Soda is as integral a part of American history as the hamburger or Nicolas Cage's repeated attempts to thwart it, and while most soft drinks under the sun are now owned and bottled by one of three major companies, there's still a rich tapestry of "hand-crafted", mom-and-pop soda companies out there doing what they've been doing for the last hundred years or so -- and doing it damn well.
Each state might call these products something different (soda, pop, tonic, fizzy yum-yum juice), but there's no disputing that Americans love their soft drinks. And with so many folks brewing them across so many states, there're bound to be some that rise above the rest. This map is an homage to sodas with intimate ties (not that kind of intimate) to different places; some are made exclusively in that state, some are loved the hardest in that state, and some are just the Dakotas, and make us confused. So here are the iconic soft drinks of every state in America.
ALABAMA - GRAPICO
Grapico was founded in Louisiana in 1914, but moved to Alabama in 1917 -- and there it has stayed, both physically and in the hearts of Alabamians.
ALASKA - PEPSI
Alaska doesn't have as big of a soda culture as other states, but there is a Pepsi bottling plant there. So it's got that going for it, which is nice.
ARIZONA - CACTUS COOLER
This orange-pineapple drink has a big presence in the Southwest, where it's moderately preferable to actual cacti.
ARKANSAS - GRAPETTE
Grapette, once a grape soda titan of Arkansas, is now a Sam's Club soda, but that doesn't diminish its years of dominance in the Southern market.
CALIFORNIA - A&W
A&W was founded in California back in 1919, and their root beer remains a huge hit there to this day.
COLORADO - IZZE
These carbonated fruit drinks exploded onto the market back in 2002, and even though they were bought by PepsiCo in 2006, they remain a Colorado invention.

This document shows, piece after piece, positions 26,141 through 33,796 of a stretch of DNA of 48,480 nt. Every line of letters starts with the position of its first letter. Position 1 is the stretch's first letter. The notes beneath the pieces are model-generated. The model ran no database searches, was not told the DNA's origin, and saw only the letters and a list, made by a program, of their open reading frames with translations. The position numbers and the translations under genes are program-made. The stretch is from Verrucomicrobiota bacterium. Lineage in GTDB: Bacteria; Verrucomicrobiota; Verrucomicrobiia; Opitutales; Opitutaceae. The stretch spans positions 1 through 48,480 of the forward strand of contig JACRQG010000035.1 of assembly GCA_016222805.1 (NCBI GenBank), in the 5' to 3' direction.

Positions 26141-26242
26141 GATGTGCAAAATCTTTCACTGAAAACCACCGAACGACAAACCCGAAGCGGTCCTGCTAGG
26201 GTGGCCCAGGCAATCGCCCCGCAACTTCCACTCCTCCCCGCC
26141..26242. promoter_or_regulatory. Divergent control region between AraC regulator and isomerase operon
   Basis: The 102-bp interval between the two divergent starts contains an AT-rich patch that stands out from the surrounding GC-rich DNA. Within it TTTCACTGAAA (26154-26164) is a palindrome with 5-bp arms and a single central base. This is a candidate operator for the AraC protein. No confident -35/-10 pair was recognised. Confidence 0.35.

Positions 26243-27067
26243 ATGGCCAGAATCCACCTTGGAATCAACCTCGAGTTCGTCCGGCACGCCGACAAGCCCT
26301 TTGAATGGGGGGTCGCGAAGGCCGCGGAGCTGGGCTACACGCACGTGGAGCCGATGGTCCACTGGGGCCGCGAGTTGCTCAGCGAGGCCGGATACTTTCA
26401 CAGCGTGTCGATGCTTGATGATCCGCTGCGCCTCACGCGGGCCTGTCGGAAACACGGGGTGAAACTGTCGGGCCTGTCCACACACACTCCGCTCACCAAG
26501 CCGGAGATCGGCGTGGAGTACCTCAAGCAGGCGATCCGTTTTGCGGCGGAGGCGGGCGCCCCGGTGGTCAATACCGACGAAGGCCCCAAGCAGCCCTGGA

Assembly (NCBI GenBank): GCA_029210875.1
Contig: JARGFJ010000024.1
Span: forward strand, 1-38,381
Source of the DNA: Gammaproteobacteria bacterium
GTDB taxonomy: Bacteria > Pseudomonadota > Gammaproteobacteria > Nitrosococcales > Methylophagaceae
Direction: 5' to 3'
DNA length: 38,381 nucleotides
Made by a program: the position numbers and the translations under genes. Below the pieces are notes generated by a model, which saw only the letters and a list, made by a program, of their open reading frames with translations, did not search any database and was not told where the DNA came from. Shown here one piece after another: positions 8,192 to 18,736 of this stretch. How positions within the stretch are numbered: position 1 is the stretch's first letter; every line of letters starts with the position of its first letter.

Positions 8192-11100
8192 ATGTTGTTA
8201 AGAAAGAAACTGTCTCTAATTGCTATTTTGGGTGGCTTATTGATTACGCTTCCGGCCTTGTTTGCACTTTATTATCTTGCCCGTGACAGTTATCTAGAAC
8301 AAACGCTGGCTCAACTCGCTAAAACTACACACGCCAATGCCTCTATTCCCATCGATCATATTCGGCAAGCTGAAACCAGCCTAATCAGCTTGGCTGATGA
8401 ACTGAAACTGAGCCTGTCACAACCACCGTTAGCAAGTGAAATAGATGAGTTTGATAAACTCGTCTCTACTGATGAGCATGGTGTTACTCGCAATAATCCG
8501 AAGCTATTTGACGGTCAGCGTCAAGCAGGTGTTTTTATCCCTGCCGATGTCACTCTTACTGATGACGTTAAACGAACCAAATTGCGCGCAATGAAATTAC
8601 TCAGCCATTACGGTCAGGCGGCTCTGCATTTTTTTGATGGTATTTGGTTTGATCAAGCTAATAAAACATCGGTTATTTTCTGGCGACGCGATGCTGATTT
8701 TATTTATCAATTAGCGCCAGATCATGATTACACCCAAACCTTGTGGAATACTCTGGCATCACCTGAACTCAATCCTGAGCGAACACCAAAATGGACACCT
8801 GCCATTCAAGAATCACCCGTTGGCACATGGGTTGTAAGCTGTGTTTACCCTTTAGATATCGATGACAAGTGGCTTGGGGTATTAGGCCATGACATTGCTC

CONNECTICUT - FOXON PARK
It's impossible to find a pizzeria in New Haven that doesn't stock Foxon Park, a Connecticut-bred soda company that's been around since 1922.
DELAWARE - OLD DOMINION ROOT BEER
Dominion, also a brewery, makes a heck of a root beer -- it's sweetened with honey & sugar, and it's made right in Dover.
FLORIDA - ANY FOUNTAIN SODA OUT OF A 7-ELEVEN BIG GULP
GEORGIA - COCA-COLA
The headquarters of the world's favorite soda is located here. They've got a museum. RC Cola may have a strong foothold here, but this is Coke country.
HAWAII - HAWAIIAN SUN
OK, so it's not technically a real soft-drink since it's not carbonated. But ask any Hawaiian what their favorite beverage is, and they'll tell you it's Pass-O-Guava (or POG) nectar. And Hawaiian Sun makes the best.
IDAHO - IRON PORT
This one's not a brand, but rather a style of drink sold at soda fountains throughout Idaho -- Iron Port is kinda like root beer with a spicier kick.
CREDIT: Wit Beverage Company
ILLINOIS - GREEN RIVER
Originally the product of a brewery facing restrictive Prohibition policies, Green River grew to be Illinois' favorite soft drink, and has been produced by a multitude of bottlers over the years.
INDIANA - TRIPLE XXX
Although it was founded in Texas, Triple XXX is now an Indiana institution that's famous for its root beer, and for the fact that only one of two remaining eponymous restaurants is located there.
IOWA - SIOUX CITY SARSAPARILLA
Named after the Iowa city, Sioux City Sarsaparilla is widely regarded as one of the best sarsaparillas out there and was even mentioned in The Big Lebowski. Damn, dude.
KANSAS - LOST TRAIL ROOT BEER
A tried-and-true Kansan brew, Lost Trail's root beer has been made in-state since the frontier days.
KENTUCKY - ALE-8-ONE
Around its production center in Winchester, Kentucky, Ale-8-One is a supremely popular ginger-and-citrus soda. It's also the only soda invented in Kentucky to still be in existence. So there's that, too.
LOUISIANA - DELAWARE PUNCH
Despite its name, this drink isn't affiliated with Delaware (it's actually named after a grape variety), rather it's a Southern fruit soda with a grape kick that's found in select stores in the Louisiana area.
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